COME CHECK OUT THESE NEW POEMS ON
May 6, 1990 a very handsome young man took me to a place I had never been before to teach me to do something I had never done
before. He was patient with me. His words were kind and encouraging. I didn’t have to explain to him that some of his instructions confused me because my dyslexia got in the way of me understanding left from right. My baited hook spent more time on the beach and in the trees than in the water. Still, he was sweetly leading me to enjoy this simple little park. OJ Watson is the name of the park he taught me to fish.
I was already beginning to look forward to the time we spent together. I had conned him into taking me home from work just a month before. I felt terrible when he ruined his transmission because I realized that I left my purse in the Taco Bell we went to for our first date. He was an expert at making me laugh, and feel at ease. Through his eyes I could see I had value.
It dawned on me about a week ago while we were riding down the road that it would be 24 years since that momentous day at OJ Watson park. We were walking up the bank back to his silver and maroon El Camino. He stopped by a tree and looked down towards me with a shy, awkward smile. As I got closer, he pulled me to him. Holding my hand, he asked me if I could be his girlfriend and date only him, no one else.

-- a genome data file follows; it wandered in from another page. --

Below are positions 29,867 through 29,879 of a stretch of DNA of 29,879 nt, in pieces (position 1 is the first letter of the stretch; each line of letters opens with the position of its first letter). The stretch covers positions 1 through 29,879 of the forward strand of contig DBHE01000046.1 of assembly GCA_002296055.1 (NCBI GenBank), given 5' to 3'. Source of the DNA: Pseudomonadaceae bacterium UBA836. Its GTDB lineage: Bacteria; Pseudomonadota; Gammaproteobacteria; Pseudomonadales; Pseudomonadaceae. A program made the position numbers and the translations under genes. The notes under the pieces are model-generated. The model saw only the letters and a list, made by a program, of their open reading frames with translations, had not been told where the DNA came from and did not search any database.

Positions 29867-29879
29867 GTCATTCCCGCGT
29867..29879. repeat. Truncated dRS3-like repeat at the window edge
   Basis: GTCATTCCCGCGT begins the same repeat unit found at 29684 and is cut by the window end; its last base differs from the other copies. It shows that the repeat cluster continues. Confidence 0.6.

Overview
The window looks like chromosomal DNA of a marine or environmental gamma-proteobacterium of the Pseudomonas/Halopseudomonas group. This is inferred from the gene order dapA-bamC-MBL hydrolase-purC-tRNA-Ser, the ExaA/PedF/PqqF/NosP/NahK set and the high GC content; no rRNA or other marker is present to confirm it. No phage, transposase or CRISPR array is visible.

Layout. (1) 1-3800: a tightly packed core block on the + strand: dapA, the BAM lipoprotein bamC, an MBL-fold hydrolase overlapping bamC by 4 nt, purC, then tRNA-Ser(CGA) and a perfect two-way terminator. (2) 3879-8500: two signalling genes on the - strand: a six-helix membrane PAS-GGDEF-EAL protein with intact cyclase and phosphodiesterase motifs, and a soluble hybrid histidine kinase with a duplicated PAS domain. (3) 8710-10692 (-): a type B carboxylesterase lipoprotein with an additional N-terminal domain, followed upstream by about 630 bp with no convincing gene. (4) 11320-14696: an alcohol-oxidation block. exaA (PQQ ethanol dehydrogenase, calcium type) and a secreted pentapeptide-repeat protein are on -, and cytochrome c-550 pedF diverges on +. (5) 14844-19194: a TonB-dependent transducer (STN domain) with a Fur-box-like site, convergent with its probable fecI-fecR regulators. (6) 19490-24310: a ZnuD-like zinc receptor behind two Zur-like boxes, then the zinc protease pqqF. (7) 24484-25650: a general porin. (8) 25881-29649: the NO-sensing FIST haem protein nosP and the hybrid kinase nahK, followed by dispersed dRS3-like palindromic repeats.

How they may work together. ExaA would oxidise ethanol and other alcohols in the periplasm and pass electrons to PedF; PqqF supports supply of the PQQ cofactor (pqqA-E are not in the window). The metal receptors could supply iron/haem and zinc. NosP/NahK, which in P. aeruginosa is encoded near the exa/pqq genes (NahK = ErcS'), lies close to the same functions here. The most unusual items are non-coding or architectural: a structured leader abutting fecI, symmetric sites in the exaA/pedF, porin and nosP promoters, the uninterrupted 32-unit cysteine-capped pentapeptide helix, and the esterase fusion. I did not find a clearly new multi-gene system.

Twenty-four years later it is still only him and no one else. Honestly, this moment in our collective history has usually been an afterthought. We generally don’t pay it any mind except to say “Oh, yeah. It was that day.” This year, this time around I suggested it would be fun to go visit where it all began.
The weather was perfect. It was almost identical to the way it had been when we were there as kids. The part of the park where he asked me to go steady was fairly deserted. We were disappointed to discover that part of the area was turned into a railroad track with a bright red covered bridge with white outlines (like the barn from a Fisher Price farm play set). The tree where he asked me was still there. I could still see my hook getting flung on the ground behind us as I attempted to learn how to cast a line.
After we walked around for a while we made our way to a picnic table in the shade close to the pond. We sat down and enjoyed some Crazy bread we got at Little Caesar’s Pizza. There was a cute little male mallard duck swimming in the water just in front of us. I separated a small chunk of bread from my stick of crazy bread and tossed it to our new guest.